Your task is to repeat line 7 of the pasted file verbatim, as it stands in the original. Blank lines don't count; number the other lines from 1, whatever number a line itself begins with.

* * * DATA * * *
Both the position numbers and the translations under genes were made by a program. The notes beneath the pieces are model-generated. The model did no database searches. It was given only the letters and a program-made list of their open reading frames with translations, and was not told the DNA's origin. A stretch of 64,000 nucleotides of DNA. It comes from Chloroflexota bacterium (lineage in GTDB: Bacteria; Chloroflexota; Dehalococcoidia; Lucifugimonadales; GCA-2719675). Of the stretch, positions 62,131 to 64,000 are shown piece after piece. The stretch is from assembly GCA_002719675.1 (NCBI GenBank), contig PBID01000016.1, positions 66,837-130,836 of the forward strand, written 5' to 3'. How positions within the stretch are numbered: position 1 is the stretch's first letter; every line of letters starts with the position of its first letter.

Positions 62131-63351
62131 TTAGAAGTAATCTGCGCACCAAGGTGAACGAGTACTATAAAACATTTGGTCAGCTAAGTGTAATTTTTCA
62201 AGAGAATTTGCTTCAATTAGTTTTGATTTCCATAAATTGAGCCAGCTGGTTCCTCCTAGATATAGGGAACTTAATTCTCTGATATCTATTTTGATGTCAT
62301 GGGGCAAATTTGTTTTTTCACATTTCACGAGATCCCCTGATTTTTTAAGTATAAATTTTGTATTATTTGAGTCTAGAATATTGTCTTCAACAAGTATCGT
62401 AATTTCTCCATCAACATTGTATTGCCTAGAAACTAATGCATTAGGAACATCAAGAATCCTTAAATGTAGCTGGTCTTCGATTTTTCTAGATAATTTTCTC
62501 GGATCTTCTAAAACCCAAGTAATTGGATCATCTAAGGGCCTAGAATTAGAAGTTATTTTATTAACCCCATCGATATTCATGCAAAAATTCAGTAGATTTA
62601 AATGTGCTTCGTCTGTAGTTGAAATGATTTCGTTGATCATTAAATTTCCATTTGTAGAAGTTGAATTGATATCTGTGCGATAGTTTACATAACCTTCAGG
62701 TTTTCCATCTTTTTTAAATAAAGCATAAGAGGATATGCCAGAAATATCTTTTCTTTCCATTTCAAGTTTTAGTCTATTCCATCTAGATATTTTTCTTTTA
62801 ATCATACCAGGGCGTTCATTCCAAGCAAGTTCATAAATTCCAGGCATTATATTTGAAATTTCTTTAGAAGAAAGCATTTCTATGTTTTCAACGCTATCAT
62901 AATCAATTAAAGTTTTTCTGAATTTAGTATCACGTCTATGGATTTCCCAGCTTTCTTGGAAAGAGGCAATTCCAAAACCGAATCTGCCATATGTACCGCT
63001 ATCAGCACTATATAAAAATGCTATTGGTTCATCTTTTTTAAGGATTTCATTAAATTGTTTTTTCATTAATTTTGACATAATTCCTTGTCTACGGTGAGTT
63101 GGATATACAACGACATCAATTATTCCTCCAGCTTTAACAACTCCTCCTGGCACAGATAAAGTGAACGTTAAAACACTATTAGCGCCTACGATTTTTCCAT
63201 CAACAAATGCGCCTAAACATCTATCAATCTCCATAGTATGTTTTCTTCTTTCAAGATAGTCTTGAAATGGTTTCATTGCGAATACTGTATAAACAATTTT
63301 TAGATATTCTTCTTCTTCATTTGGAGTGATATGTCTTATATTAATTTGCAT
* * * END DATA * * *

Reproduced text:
62501 GGATCTTCTAAAACCCAAGTAATTGGATCATCTAAGGGCCTAGAATTAGAAGTTATTTTATTAACCCCATCGATATTCATGCAAAAATTCAGTAGATTTA